98 Lex ET Scientia. Juridical Series
LESIJ NO. XVIII, VOL. 1/2011
agent for particular commercial affairs between particular partners or on behalf of another person
(client), in exchange for payment. This particularity gives the contracts, based on legal relations of
commercial intermediation, an onerous feature1.
Generically, intermediation contracts are contracts for services, the intermediation activity
carried out under such contracts favour, especially commercially speaking, the exchange of goods
and in general economic development.
b) Origin of commercial intermediation
The origin of commercial intermediation is to be found in the Middle Ages, when it was
used every day for carrying out commerce practised at distance. In the 10th and 12th centuries in
Italy and in Northern Europe drafts similar to those of the nowadays contract of commission
appeared. Commerce at distance carried out on a daily basis by frequent exchanges occurring in
European medieval fairs, represented the premise for the first forms of intermediation.
The fast-paced development of commercial transactions, occurring throughout Renaissance,
lead to the necessity of adapting commercial transactions, in view of traders cooperating and
improving the actual means of exchanging goods.
It was during this period that the commercial mandate was born2. However, along with it,
as an expression of the expansion of the principle of free commerce, especially international
commerce3, other types of intermediation were encountered more and more often, similar to the
nowadays commission and agency contracts.
Indeed, the ever higher complexity of the concluded operations and the obstacles, given the
large geographical areas in which such commercial relations arose, along with the language and
culture barriers and the significant differences in terms of laws, lead throughout time to the
necessity of discovering some advantageous methods for traders to enter and expand in markets
from other states, in order to conclude international contracts under easy terms and to maintain
durable economic connections4. One method which was frequently resorted to as a result of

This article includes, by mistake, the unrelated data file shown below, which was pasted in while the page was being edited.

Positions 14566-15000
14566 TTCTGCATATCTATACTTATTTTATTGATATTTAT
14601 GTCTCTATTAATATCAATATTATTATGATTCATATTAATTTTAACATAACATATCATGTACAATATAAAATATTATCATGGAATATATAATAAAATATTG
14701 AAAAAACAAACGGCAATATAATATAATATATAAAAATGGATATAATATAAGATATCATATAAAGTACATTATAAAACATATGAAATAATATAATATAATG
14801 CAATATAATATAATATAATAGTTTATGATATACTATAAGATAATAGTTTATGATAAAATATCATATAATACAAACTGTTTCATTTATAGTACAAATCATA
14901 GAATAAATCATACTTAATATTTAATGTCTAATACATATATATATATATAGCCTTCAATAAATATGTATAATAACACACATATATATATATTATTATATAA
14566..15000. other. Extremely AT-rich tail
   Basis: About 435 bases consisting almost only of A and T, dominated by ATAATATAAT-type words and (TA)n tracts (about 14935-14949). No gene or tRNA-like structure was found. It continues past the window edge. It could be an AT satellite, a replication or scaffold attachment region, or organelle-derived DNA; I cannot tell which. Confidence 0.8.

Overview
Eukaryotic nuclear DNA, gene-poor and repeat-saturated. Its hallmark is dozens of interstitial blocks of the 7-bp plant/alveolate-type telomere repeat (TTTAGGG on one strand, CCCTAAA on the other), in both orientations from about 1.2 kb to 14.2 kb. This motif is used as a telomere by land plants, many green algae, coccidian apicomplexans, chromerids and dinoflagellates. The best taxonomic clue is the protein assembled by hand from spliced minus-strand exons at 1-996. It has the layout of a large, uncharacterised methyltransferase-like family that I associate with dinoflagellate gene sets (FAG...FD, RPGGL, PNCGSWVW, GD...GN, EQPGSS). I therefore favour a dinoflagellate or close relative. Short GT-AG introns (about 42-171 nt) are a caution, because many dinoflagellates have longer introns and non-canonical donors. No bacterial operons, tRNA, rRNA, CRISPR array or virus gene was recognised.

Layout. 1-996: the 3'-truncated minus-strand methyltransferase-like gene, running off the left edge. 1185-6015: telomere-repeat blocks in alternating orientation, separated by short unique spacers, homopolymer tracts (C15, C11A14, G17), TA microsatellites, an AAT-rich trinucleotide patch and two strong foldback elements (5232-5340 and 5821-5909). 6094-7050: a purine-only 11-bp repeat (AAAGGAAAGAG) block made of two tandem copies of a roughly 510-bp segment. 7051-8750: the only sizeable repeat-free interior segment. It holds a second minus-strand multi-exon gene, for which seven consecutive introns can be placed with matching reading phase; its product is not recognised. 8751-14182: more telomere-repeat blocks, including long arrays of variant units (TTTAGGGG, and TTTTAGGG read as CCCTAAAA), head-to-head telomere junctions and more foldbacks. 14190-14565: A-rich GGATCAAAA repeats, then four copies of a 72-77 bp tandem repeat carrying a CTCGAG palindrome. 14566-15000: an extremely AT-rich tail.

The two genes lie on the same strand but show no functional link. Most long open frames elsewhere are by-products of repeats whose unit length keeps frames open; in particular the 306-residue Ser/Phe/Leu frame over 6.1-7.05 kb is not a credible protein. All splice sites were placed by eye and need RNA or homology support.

international commerce developing was the execution of intermediation contracts namely contracts
Once with the development of international commerce, a tradesman entering a foreign
market in which he could sell his goods had to be done, via persons they knew on the local market,
who had earned their trust and were prestigious, thus procuring the popularization and personal
guarantee of their products5. The persons in question, who became the intermediaries under the
conventions they executed with foreign tradesmen, carried out the required precedent operations
and effectively executed commercial contracts in their own name or on behalf of clients; the
effects of such contracts reflected upon foreign tradesmen.
1 See R. Munteanu, Intermediation contracts in Romanian foreign commerce (Contracte de intermediere în
comerYul exterior al României), Printing House of the Academy of the Romanian Socialist Republic, 1984, p. 138.
2 See F.A. Moiu, Commercial intermediation contracts without representation (Contractele comerciale de
intermediere fr reprezentare), Lumina Lex Printing House, Bucharest, 2005, p. 24-25.
3 For a more detailed analysis of the principle of free commerce, see Dragoş A. Sitaru, International Commerce
Law. Treaty. General Part (Dreptul comerYului internaYional. Tratat. Partea general), Universul Juridic Printing
House, Bucharest, 2008, p. 20-24.
4 V. Anghelescu, Al. Deteşanu, E. Hutira, International Commercial Contracts (Contracte comerciale
internaYionale), Printing House of the Academy of the Romanian Socialist Republic, Bucharest, 1980, p. 106-113.
5 See R. Petrescu, General theory of commercial obligations. General Part (Teoria general a obligaYiilor
comerciale. Partea general), Romfel Printing House, Bucharest, 1994, p. 185.